podsThe EPS used in waffle raft slabs is more-or-less the same material used in packaging around the world. It’s 100 per cent recyclable and does not produce any greenhouse or ozone-depleting gases. EPSA strongly recommends the use of raw material with a flame retardant additive.

EPS is manufactured from styrene monomer. Low levels of styrene occur naturally in many plants, fruit, vegetables, nuts and meat.

 

Where does expanded polystyrene come from?

EPS was discovered in Germany over 50 years ago and today is used extensively in construction around the world.

In 1839, a German apothecary Eduard Simon discovered styrene, although Simon was able to isolate the substance from its natural resin, he did not know what he had discovered. It wasn’t until 80 years later that organic chemist Hermann Staudinger, created a plastic polymer comprised of long chains of styrene molecules.

expansion

In 1953, Staudinger won the Nobel Prize for Chemistry for his research, by creating materials manufactured through the thermal processing of styrene, which were similar to rubber. These included polystyrene.

In 1930, scientists at BASF developed a way to commercially manufacture polystyrene in a pellet form. In 1937, the Dow Chemical company introduced polystyrene products to the U.S. market.

Then in 1951, BASF developed and patented expanded polystyrene under the trademark Styropor®.

Today, EPS is one of the most versatile and cost effective materials for both packaging and building/construction applications, because of its benefits in product, performance and recycling.

How is EPS made?

In commercial manufacturing, EPS is a derivative of ethylene and benzene, and is made using a polymerisation process which produces translucent spherical beads of polystyrene, about the size of sugar granules. During this process, a low boiling point hydrocarbon, usually pentane gas, is added to the material to assist expansion during subsequent processing. photo 1

EPS then goes through a a three stage process.

Pre-expansion – upon contact with steam, the pentane gas or other pre-foaming agent within the polystyrene beads starts to boil and the beads are expanded up to 40 to 50 times their original volume.

Conditioning – after expansion, the beads undergo a maturing period prior to moulding.

Moulding – the beads are then transferred to a mould and again reheated with steam. The pre-foamed beads expand further, fusing together under pressure.

The beads are moulded to form large blocks for cutting and shaping or customised products such as produce boxes or pods. The finished product is approximately 98 per cent air.

EPS is used in a huge variety of industries such as packaging, building products and car manufacturing. It can be recycled into photo frames, coat hangers and imitation wood.

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The benefits of waffle raft slabs

As we’ve been discussing, EPS pods have contributed to a revolution in slab construction methods, enabling stronger, better-engineered slabs to be designed and constructed faster and more economically compared to traditional methods. DSC00094

Waffle raft slabs have been designed to provide many benefits. They reduce the effects of soil movement, decrease the amount of concrete required, and have thermal insular properties making them a cost effective component for any home, building or complex.

In traditional slabs, the bottom of the slab uses footings based on concrete beams which require extensive digging. As well as the manual labour involved, there is the challenge of accurately specifying how much concrete is needed, due to over or under excavation of the site. Also during wet weather, trenches and steel need to be kept clean adding to the cost of construction.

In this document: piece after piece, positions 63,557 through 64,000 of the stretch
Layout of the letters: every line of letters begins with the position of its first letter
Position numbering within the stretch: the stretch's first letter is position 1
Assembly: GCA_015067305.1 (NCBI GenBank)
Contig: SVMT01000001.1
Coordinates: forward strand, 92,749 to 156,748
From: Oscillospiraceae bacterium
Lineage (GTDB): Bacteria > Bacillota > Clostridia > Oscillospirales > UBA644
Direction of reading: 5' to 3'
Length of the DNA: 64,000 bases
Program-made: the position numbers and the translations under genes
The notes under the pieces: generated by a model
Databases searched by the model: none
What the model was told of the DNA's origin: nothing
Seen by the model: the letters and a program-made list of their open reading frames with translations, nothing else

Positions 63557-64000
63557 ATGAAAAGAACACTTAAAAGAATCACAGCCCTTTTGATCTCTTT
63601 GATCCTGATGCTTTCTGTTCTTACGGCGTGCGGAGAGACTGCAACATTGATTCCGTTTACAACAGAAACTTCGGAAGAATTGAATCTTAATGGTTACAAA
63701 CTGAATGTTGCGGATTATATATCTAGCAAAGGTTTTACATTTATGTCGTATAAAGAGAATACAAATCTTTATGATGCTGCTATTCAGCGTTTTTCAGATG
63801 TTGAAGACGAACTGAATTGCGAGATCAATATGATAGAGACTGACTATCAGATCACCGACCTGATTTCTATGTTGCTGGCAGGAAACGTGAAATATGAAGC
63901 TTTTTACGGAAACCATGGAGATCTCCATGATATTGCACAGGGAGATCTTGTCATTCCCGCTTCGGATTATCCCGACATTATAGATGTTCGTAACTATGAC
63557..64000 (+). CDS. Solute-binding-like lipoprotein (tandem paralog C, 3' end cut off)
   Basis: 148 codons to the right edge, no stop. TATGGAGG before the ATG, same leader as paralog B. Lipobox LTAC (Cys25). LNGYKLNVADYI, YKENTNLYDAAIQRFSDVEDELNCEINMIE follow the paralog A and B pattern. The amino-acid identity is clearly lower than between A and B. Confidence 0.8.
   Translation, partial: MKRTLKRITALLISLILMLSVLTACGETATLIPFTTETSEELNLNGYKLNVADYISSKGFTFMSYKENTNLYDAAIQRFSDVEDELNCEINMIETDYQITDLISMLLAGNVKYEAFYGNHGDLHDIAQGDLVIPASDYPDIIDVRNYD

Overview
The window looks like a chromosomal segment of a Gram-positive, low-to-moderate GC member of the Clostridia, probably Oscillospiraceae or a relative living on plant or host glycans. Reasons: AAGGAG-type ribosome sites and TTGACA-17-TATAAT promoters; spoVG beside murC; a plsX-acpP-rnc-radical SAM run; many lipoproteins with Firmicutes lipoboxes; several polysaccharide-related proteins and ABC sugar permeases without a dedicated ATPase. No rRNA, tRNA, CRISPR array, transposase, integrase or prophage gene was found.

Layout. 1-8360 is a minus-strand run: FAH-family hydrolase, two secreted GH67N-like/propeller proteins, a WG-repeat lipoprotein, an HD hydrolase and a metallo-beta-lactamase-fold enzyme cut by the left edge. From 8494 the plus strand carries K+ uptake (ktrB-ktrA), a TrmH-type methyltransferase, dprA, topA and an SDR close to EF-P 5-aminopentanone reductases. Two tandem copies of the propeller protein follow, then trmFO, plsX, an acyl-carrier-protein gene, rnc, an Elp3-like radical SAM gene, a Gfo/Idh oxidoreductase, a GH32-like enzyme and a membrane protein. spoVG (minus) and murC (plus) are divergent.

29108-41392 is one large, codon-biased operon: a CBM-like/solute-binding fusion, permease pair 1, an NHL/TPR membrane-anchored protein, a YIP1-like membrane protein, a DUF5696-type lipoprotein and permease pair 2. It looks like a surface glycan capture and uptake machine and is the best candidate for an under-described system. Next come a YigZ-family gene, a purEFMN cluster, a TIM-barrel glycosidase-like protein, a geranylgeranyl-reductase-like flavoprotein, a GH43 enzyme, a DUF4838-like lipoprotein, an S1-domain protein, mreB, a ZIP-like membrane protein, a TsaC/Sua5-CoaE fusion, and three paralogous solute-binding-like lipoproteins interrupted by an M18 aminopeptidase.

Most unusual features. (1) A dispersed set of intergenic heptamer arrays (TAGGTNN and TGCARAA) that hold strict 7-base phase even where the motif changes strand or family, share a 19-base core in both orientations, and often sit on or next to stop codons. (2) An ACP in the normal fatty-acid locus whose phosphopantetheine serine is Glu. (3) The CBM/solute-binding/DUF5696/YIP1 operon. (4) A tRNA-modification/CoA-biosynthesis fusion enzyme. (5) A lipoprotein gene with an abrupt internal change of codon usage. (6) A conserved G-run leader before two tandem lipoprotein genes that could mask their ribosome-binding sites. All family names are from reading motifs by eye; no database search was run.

The pods are light weight and uniform, suitable for a range of residential, commercial and industrial settings and applications.

DSC00103EPS pods are unaffected by water and constructing waffle raft slabs is safer than the alternative, as there are no trenches to cave in during construction or rainy weather. This also limits the uncertainty of completion time due to wet weather.

The inclusion of pods in a slab adds an insulation benefit of up to R1.0 (W/mK Thermal Resistance). While making the house warmer in winter and cooler in summer, this also contributes to a reduction in the overall energy consumption of the house.

The use of pods also increases slab strength and by having the slab above ground it avoids most difficulties in cutting and filling soils.

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We think waffle raft slabs are the best bang for your buck when it comes to building and construction. There are just so many benefits.

  • EPS is light weight.
  • It’s easy to handle.
  • It’s strong and flexible.
  • Pods have a long term R-VALUE (thermal insulation).
  • EPS has a low water absorption.
  • EPS is 100 per cent recyclable – hundreds of tonnes are recycled each year in Australia.
  • EPS products are inert; no toxic issues.
  • Pods are dimensionally stable.
  • EPS building products produce no ozone depleting gasses.
  • EPS does not contain or use chlorofluorocarbons (CFC’s).
  • Pods are made in specialty machines.
  • Pods comply with all relevant Australian Building Codes and Standards.
  • Creating waffle raft slabs mean less site works thanks to no trenches needed.
  • The cracking of foundations and constructions is reduced when waffle raft slabs are used.
  • Waffle raft slabs mean time saved and greater efficiency.
  • Construction of waffle raft slabs is lower in cost than traditional concrete slabs, especially on reactive soil sites.
  • Work on waffle raft slabs can continue in adverse weather conditions.
  • Waffle raft slabs offer simplicity of construction thanks to the use of interlocking components (spacers).
  • Pods give you better insulation from ground and less environmental disturbance.
  • EPS being an inert material, does not rot and provides no nutritional benefits to vermin therefore does not attract pests such as rats or termites.
  • Using pods gives you the ability to design a slab easily.
  • Thanks to the very precise layout of pods, the amount of concrete used can be more accurately estimated with less waste than a traditional concrete slab.
  • The laying of the plastic sheet is easier and quicker without footings.
  • Plumbing can be easily passed through pods with the use of a handsaw.
  • EPS is clean and easy to use.

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We hope this blog has been informative and that we’ve been able to answer your waffle raft slab questions.

If you would like more information on pod slabs, would like to contact a producer of pods, or have any more questions, please email admin@epsa.org.au or call (03) 6281 2320.